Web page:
The beef fillet was juicy, and the experience of cooking it just-so was as delightful as I found it in Moncarapacho. The beef was served with Portobello mushrooms, beautiful heritage tomatoes, and crisp onion rings. We also had hand-cut chips which were served perfectly Armadillo – soft on the inside, crispy on the outside, Armadillo!

All of the hot rock dishes come with a garden side salad and a choice of new potatoes, hand cut chips or sauteed potatoes with shallots and bacon. All were good. The tuna steak and the halloumi mains went down a treat too. In fact we couldn’t fault the food.

We rounded off the meal with a tasty Amaretto torte with coke sorbet. I did have my Out In Brum - Moor Hall - Hot Rocks - Brownie Coke Sorbetdoubts about how well this would be executed but I can say the warm and tasty tart was well received with a crisp top layer and moist succulent middle which went well with the coke sorbet. (I apologise for the poor quality photos but it was getting dark outside by this point of the night).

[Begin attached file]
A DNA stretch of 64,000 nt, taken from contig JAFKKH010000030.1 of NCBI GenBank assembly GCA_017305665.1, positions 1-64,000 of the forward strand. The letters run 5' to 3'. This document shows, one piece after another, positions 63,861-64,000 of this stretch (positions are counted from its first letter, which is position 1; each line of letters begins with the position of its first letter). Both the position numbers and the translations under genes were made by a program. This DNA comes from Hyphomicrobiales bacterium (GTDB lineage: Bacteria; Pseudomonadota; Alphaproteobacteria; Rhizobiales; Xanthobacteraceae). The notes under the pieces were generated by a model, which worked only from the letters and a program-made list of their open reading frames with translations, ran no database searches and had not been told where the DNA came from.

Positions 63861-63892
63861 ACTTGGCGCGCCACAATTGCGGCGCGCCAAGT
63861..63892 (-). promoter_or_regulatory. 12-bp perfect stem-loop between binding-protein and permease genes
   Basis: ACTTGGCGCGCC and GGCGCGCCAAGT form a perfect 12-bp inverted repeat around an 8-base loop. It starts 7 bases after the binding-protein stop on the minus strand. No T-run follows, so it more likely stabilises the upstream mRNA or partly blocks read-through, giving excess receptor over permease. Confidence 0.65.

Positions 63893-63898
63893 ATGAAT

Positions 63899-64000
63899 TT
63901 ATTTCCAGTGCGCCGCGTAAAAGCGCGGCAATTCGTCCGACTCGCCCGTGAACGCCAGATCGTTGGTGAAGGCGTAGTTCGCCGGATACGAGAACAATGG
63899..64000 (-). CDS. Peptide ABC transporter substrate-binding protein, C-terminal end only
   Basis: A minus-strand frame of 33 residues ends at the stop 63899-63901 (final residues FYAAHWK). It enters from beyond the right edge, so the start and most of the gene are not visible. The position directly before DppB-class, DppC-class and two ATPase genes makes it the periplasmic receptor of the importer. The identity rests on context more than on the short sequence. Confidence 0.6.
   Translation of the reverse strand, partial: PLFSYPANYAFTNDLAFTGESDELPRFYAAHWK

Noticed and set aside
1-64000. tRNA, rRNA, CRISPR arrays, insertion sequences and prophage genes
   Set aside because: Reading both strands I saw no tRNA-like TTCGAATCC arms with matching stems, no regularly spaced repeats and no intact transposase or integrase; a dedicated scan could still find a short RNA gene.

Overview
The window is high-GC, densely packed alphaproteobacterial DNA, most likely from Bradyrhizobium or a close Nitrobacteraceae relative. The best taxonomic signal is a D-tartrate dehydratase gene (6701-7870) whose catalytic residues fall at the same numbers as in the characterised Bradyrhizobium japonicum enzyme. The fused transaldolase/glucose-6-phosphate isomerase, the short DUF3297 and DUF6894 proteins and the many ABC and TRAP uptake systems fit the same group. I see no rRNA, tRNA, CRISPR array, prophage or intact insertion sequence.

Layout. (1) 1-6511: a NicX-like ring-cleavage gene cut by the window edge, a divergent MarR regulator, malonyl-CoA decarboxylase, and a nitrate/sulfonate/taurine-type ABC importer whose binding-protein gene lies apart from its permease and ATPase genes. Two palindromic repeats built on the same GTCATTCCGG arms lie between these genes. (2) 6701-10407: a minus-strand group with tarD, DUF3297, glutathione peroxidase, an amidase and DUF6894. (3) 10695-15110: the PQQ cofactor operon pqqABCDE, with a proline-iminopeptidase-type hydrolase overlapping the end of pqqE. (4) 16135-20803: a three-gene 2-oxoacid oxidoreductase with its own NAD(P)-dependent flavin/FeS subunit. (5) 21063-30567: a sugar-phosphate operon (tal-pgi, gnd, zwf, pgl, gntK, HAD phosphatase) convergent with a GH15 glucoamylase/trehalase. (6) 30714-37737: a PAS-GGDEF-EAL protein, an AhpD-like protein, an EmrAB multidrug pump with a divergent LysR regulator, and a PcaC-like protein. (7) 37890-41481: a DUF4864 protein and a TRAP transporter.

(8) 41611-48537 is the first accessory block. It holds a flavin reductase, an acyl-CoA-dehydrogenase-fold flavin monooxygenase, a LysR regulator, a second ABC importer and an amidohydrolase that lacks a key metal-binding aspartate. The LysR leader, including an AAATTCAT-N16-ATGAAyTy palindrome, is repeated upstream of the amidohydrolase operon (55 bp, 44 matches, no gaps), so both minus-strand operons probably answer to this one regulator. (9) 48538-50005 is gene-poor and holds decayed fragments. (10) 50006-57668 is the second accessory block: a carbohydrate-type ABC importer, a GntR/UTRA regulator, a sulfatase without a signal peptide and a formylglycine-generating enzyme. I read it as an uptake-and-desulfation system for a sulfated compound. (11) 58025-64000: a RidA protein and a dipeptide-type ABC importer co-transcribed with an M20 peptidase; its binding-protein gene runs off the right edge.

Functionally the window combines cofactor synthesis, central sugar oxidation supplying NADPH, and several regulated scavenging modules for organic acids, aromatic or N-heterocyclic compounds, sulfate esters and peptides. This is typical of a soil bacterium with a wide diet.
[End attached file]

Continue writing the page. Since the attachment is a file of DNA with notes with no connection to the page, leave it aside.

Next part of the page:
The Hot Rocks menu is available lunchtimes and evenings, 7 days a week on the terrace. Price depends on the choice of main but a single course starts at £16 and goes up to £30 for 3 courses if you choose the fillet. Given the mixed feedback we’ve had from friends on eating in the main restaurants, we’ll have to go back and try them soon…

Posted in Area: Out of Birmingham, Cuisine: English, Cuisine: Modern Mixed, Price: Average, Venue type: Restaurant | Tagged , , , , , , , , , , | Leave a comment

Bare Bones Pizza

Out In Brum - Bare Bones Pizza - LogoOver the past few years the trend for quality street food across the UK has rocketed.  Birmingham has long held its own in the street food steaks with events like Digbeth diner, Brum Yum Yum’s lunch market at The Square, and various farmers markets becoming a weekly feature of the city centre and many of the suburbs (notably Moseley farmer’s market).

Recently we’ve had curries from Canoodle, brilliantly dirty burgers from The Meatshack,Out In Brum - Bare Bones Pizza - Mike burgers on a Krispy Kreme doughnut from Original Patty Man, Mexican from Habanero, toasted sandwiches from Jaberwocky, and for afters waffles from the Bournville waffle company.  The most recent entrant to the Brummy Street Food scene though is a father and son team, Mike and Tim, in their portable pizza wagon – Bare Bones Pizza. The name “Bare Bones” relates to the ingredients being natural and organic.

 

Out In Brum - Bare Bones Pizza - Tim and OvenAfter Mike sampled the delights of street food on a Thai holiday, and Tim returned from a